To study the mechanisms of neuronal death and dysfunction in AD and DS, we utilize a combined experimental approach which includes the use of human fetal primary cultures from brain and other tissues, fibroblast and limphoblastoid cells from DS and AD patients, post-mortem brain tissue, and transgenic models. We are one of a few research groups utilizing human cortical neurons as an experimental paradigm for neurodegenerative diseases, and to our knowledge, the only lab using DS cortical neurons to investigate DS and AD pathology. It is relevant to look for disease mechanisms in human cells because significant structural and functional differences exist between human and rodent neurons.

Our research focuses on three areas:

A. Molecular mechanisms underlying DS pathology.
We are interested in exploring the impact of DS on mitochondrial function as a mechanistic framework to understand the tremendous vulnerability of DS subjects to develop selective neuronal degeneration and AD as they become adults. Using a combination of novel molecular and imaging techniques and genomics to assess gene function and mitochondrial activity in DS fetal and adult cells we have found that chronic mitochondrial dysfunction, energy deficits and oxidative stress in DS cells contribute to several clinical phenotypes associated with DS including mental retardation, hypotonia, type 2 diabetes, and AD.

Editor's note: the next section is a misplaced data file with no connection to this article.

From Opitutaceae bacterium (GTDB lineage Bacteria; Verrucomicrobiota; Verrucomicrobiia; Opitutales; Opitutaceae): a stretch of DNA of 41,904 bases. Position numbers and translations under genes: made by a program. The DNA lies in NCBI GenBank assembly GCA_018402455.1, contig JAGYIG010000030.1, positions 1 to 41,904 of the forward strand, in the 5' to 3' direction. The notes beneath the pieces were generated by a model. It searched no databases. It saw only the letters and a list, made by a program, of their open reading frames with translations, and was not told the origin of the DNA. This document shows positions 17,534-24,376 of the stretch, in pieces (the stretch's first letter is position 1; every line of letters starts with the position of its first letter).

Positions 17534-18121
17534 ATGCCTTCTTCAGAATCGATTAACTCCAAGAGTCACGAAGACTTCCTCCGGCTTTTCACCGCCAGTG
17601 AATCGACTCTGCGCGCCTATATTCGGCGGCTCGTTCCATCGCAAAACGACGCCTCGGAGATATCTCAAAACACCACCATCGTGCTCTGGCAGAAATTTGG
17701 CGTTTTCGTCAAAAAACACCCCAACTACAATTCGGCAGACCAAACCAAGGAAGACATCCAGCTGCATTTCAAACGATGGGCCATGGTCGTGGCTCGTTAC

B. Cell and molecular pathways involved in amyloid ß (Aß) neurotoxicity.
We continue working on a comprehensive analysis of the molecular mechanisms of oligomeric targeting. The results demonstrate that synaptic activity regulates the formation and accumulation of soluble Aß oligomers at synaptic sites in both rat organotypic slices and human primary neurons, and the first to establish the existence of heterogenous oligomeric structures associated with synapses in AD brains using a variety of conformation-specific antibodies. We determined that oligomer synaptic targeting involves release of ion metals (particularly zinc) during neurotransmission, and the engagement of the NR2B subunit of the NMDA receptor. These results are especially significant in light of recent experiments describing Aß-induced intermittent neuronal hyperexcitability and nonconvulsive seizure activity in the cortex and hippocampus of mouse models of AD. Since there is also a high incidence of seizures in AD patients, the emerging view is that excitatory overactivity during the course of the disease may exacerbate Aß generation and secretion, and based on our data, oligomeric formation and accumulation at synapses, eventually leading to impaired synaptic plasticity and synaptic loss. We are currently focusing on the identification of the specific oligomeric forms accumulating at synapses in the AD brain, and on the role of zinc and the zinc transporter ZnT3 in neuronal dysfunction.